Putting data online is good if you have the power to support mass inquiries. When the recent cap & trade bill was put on line the website was inaccessible. We need something better than text search, but only an elite few will understand quads & SVO. More work is needed at the front (user) end. Teradata over 20 years ago had a system to guarantee a response time of ~ 60 sec per inquiry no matter how massive the database was. I'm sure they & others have improved that since then. The level of intelligence in the population is at the google keyword search - what next?


Seth says
A lot of the new discussions about the SM seem to involve the new RDFa which appears to be a method of embedding RDF triples inside of XHTML. 

Hmmm, i wonder if one can also embed a context identifyer in those XHTML documents such that quads instead of triples could be extracted.

Mark de LA says
I think that a web-based CyberMind with a cleaner, easier CyEnglish MPL would fit Tim Berners-Lee's fascination with links. That's still one of my 101 ideas of things to do in my group projects when I get .
The language is old and goofy although gress, vance, sym, mem & remem are stable but could use updating to web context & at to URI. I wonder if there is something out of text messaging slang that is useful here.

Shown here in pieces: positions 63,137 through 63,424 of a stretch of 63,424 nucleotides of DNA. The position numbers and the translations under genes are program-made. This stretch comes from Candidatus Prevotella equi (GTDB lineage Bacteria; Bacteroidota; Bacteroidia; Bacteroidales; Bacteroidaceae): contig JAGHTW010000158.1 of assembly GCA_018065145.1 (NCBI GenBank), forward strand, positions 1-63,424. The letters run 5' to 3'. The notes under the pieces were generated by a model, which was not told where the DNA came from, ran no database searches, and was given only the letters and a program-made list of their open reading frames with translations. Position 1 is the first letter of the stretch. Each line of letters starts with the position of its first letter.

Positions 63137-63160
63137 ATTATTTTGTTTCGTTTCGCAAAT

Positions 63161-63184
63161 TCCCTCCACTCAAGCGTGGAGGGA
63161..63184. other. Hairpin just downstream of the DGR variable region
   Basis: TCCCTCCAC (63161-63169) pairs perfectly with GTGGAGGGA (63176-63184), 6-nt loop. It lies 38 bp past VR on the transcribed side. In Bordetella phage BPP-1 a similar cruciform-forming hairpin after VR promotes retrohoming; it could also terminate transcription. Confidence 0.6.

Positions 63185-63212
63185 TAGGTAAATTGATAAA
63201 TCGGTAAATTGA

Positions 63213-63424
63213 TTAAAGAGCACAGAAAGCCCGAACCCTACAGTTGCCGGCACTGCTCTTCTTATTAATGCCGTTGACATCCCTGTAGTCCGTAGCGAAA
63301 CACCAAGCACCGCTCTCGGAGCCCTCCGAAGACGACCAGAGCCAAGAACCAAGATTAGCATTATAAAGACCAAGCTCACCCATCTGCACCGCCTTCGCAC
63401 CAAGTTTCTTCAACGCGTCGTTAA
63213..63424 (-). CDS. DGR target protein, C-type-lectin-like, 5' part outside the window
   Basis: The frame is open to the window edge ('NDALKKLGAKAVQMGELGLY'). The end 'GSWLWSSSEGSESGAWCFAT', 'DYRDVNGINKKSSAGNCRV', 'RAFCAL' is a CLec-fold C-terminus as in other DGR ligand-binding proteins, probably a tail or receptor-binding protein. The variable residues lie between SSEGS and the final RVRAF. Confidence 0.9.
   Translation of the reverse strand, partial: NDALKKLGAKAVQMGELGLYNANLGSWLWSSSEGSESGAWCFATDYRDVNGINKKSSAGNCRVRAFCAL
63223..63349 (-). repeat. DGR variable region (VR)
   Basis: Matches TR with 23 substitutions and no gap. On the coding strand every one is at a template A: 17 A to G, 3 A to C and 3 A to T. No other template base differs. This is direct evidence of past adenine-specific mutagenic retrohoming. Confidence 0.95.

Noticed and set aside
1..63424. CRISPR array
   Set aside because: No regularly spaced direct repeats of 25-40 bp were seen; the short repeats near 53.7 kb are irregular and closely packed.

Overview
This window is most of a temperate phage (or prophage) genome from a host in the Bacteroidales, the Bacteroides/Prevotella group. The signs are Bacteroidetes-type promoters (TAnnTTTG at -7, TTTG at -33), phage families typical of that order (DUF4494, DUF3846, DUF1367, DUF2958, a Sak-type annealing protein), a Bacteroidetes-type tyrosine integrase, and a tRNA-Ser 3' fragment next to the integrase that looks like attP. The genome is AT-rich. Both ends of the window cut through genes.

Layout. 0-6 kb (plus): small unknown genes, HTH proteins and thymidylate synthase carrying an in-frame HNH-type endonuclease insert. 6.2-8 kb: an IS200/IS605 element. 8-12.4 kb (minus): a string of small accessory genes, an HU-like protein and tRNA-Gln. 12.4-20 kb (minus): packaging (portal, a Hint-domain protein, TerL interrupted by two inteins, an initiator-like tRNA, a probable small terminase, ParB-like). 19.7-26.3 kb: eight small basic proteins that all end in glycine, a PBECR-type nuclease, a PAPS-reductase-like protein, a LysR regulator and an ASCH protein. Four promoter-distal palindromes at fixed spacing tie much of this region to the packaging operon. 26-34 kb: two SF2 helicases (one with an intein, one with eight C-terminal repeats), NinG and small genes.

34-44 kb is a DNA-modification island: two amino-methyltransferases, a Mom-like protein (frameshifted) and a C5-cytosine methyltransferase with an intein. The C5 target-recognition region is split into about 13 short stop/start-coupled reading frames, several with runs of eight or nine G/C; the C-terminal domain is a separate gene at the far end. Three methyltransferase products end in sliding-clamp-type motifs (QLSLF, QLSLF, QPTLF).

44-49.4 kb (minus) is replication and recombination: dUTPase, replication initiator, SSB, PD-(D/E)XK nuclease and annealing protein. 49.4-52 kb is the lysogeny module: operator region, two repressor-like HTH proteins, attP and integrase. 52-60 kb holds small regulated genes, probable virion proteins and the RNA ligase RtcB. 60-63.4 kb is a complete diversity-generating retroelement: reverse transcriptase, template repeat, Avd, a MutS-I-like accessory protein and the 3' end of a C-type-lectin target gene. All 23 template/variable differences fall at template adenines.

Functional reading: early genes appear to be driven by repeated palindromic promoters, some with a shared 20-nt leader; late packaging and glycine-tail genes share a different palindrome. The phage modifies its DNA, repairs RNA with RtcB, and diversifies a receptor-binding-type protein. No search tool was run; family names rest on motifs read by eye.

Seth says
MR 2009-07-08 06:33:07 12210
Your 2 red herring statements don't exemplify any more truth in the quads than the triples.
Mark you really should try to understand what i am saying instead of just arguing about it.  This is not a partisan debate, rather it is about linguistics.   Let me give you a different example that may bypass some of your preconceptions about what i am saying. 

If i say "My cat Fluffy is on the mat" that statement is only true just so long as Fluffy stays on the mat.  When she dashes off to go pee, the statement suddenly looses verity.   But if I say "My cat Fluffy is on the Mat at 8:35 AM Wednesday July 8 2009", then when she goes to take a pee, the statement is still true.  In fact, if the statement was ever true, it will stay true forever. That linguistic fact was not invented by me but was described ad nauseam by the likes of Bertrand Russell and Willard Quine in the early part of the last century.

All i am saying here is that by adding context (ownership, responsibility) to statements we can improve their application.  We then would have official containers into which we can add and update statements.  The statements don't have to float in the cloud of the Semantic Web purporting to be universally true wherever we find them.  No, they are only deemed true to the authors of the containers.  Facts will become the responsibility of those people who have the passwords to write and erase in their official containers. 

My point is actually more practical and technical than philosophic and political.  When (as and if) we start to navigate the New Semantic Web of government data perhaps i can come up with more down to Earth examples ... perhaps even where things are going bump in the night.  From a the point of view of users navigating data on the SW, they should always be able to navigate easily to who is responsible for that data.